particular, it separates into the product of a spatially dependent term with a factor of
the form ei2Et/h, or its complex conjugate e  i 2p Et / h . This made complex numbers
irreducible in the solutions of the equation, just as in the case of Heisenbergs matrix
version, and, as in Heisenbergs case, the correspondencetype coincidence of clas
sical and quantum predictions at the classical limit played a role in initially estab
lishing the form of the wave function. Again, ironically, the fact that complex
numbers (found in the Fourier representation of classical motion) disappearin the
final solutions of the classical equations was responsible for the fact that they do not
in the solution of the quantum equation. This fact requires a different type of rela
tionship between the formalism and the quantities obtained in experiments, which
are real, indeed, as measurable quantities, technically rational. These relationships,
provided by Borns rule (defined by the complex conjugation), are probabilistic or
statistical, which is, again, in accord with what is actually observed, insofar as identi
cally prepared (as concerns the state of the measuring instruments used) quantum
experiments in general lead to different outcomes. Born introduced his probabilistic
interpretation of the wave function and his rule by taking advantage of the particular
character in the wave function, as just described. One can see that the task of associat
ing this mathematical model with a realist representation of quantum processes could
not have been easy, if possible at all, as Bohr realized and often noted. As he said:
The symbolic character of Schrdingers method appears not only from the circumstance
that its simplicity, similarly to that of the matrix theory, depends essentially upon the use of
imaginary arithmetic quantities. But above all there can be no question of an immediate
connection with our ordinary conceptions because the geometrical problem represented
by the wave equation is associated with the socalled coordinate space, the number of
dimensions of which is equal to the number of degrees of freedom of the system, and,
hence, in general greater than the number of dimensions of ordinary space. Further,
Schrdingers formulation of the interaction problem, just as the formulation offered by
matrix theory, involves a neglect of the finite velocity of propagation of the forces claimed
by relativity theory. (Bohr 1927, 1987, v.1, pp.7677; emphasis added)
By stressingthe symbolic nature of both the wave and the matrix theory, Bohr
affirmstheir physically analogous nature, their mathematical equivalence having
already been established by then. This argumentation is not that far away from his
ultimate, RWRprinciplebased, interpretation, although Bohr is a decade away
from this interpretation itself at the time.
While the predictive power and effectiveness of Schrdingers equation was
immediately apparent (also visvis the cumbersome procedures of matrix mechanics),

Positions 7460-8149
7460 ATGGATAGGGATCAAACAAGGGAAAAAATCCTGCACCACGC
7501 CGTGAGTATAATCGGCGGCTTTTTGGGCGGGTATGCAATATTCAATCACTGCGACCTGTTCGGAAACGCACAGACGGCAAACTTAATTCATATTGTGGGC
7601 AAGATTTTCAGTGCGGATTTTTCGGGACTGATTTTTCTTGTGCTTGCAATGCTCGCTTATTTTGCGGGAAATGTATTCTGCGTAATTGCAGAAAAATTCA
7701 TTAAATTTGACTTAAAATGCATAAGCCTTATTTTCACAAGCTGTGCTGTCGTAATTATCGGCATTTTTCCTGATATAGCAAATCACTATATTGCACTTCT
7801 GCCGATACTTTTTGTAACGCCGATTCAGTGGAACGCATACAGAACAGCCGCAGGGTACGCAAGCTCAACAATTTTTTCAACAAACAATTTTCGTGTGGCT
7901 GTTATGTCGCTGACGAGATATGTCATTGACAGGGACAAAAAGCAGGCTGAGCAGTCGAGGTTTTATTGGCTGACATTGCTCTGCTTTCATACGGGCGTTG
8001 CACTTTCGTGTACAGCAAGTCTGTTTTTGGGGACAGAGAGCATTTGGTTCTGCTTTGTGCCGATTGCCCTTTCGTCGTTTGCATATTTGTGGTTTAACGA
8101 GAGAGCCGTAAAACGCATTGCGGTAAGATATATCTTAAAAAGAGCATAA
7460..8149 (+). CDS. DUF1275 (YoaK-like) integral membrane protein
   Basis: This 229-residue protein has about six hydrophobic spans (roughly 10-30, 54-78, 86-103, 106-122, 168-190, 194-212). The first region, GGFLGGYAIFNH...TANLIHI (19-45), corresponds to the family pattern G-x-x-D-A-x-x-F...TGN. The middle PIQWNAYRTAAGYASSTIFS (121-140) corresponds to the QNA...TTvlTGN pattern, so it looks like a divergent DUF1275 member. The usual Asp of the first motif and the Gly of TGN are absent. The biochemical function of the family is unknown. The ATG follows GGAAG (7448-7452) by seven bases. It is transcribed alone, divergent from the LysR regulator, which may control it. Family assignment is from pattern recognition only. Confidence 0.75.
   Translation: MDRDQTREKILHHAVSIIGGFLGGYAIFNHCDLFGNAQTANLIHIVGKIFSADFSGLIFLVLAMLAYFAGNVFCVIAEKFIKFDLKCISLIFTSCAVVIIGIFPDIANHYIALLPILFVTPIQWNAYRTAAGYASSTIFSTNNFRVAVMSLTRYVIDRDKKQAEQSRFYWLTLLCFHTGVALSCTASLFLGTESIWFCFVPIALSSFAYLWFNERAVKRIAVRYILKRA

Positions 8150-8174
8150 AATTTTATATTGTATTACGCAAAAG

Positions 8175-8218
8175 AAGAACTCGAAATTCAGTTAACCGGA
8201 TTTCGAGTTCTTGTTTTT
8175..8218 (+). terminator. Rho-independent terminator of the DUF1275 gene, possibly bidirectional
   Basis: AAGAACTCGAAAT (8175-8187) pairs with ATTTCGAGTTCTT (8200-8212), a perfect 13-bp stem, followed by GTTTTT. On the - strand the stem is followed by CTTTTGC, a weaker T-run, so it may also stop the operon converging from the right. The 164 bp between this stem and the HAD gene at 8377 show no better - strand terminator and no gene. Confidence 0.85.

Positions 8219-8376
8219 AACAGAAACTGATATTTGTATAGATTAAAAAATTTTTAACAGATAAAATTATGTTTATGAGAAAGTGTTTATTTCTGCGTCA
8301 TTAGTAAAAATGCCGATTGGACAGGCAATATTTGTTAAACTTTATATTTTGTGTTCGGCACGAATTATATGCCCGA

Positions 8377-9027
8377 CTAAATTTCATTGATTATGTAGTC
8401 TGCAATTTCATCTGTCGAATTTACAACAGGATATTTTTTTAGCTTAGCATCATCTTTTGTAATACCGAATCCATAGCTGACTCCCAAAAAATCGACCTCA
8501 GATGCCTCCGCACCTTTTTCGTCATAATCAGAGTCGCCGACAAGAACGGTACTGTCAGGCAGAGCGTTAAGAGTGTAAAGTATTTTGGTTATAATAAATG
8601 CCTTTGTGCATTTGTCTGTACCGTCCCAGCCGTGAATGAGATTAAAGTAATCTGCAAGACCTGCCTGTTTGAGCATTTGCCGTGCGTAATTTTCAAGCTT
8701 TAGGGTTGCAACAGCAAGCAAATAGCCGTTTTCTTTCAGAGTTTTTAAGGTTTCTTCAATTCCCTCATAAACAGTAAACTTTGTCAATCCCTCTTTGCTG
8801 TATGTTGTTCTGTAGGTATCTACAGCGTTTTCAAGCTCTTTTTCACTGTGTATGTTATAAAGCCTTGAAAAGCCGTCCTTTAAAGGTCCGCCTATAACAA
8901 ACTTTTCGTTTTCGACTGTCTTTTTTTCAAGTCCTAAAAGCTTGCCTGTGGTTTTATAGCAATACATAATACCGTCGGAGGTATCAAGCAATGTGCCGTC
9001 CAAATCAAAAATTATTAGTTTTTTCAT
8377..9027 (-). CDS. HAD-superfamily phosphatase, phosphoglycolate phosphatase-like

2.4 Reality andRealism inSchrdingers Wave Mechanics 91
15
Cf., however, Schrdingers argument in (Schrdinger 1995), mentioned above.
92 2 Bohr, Heisenberg, Schrdinger, andthePrinciples ofQuantum Mechanics
process in the atom, which would more nearly approach reality than electronic
orbits, the real existence of which is being very much questioned today (Schrdinger
1926b, p.371, cited in Mehra and Rechenberg 2001, v. 5, p.533). His theory or
model does not appear to have ever been able to fulfill these hopes. Nor was
Sommerfelds criticism ever really countered by Schrdingers subsequent papers,
in which he promised to provide more general foundations of the theory
(Schrdinger to Sommerfeld, 20 February 1926, cited in Mehra and Rechenberg
2001, v, 5. p.502).
Schrdinger pressed on with his program in his second paper, which, as Mehra
and Rechenberg note, establishes the foundations and the definite outlines of what
was later [in his next communication] called wave mechanics (Mehra and
Rechenberg 2001, v. 5, p.533). The program was, as I noted, to be enacted through
the mechanicaloptical analogy, accompanying, since Hamiltons work, the
HamiltonJacoby framework for classical mechanics, the connections to which
Bohr, too, refers on a number of occasions. Schrdinger wanted to throw more
light on the general correspondence which exists between the HamiltonJacoby dif
ferential equation of a mechanical problem and the allied wave equation, that is,
Schrdingers equation (Schrdinger 1926b, p.13; cited Mehra and Rechenberg
2001, v. 5, p.533; emphasis on light added). The mathematical procedures used
in the first paper are now declared unintelligible and incomprehensible, from,
one presumes, physical and conceptual viewpoints. As is clear from his second
paper and his other papers on wave mechanics, and from his accompanying state
ments and correspondence, Schrdinger was aware that his wave mechanics would
have to be different from previous wave theories. Accordingly, he anticipated that
some changes of the physical concepts involved were likely to be necessary, in part
in order to preserve a realist and causal and character of his theory. It is worth citing
Schrdingers notebook comments written in preparation for his second paper:
The somewhat dark connections between the Hamiltonian differential equa
tion H ( q, S / q ) = E and the wave equation Dy + ( 2m / K 2 ) ( E  V )y = 0 must be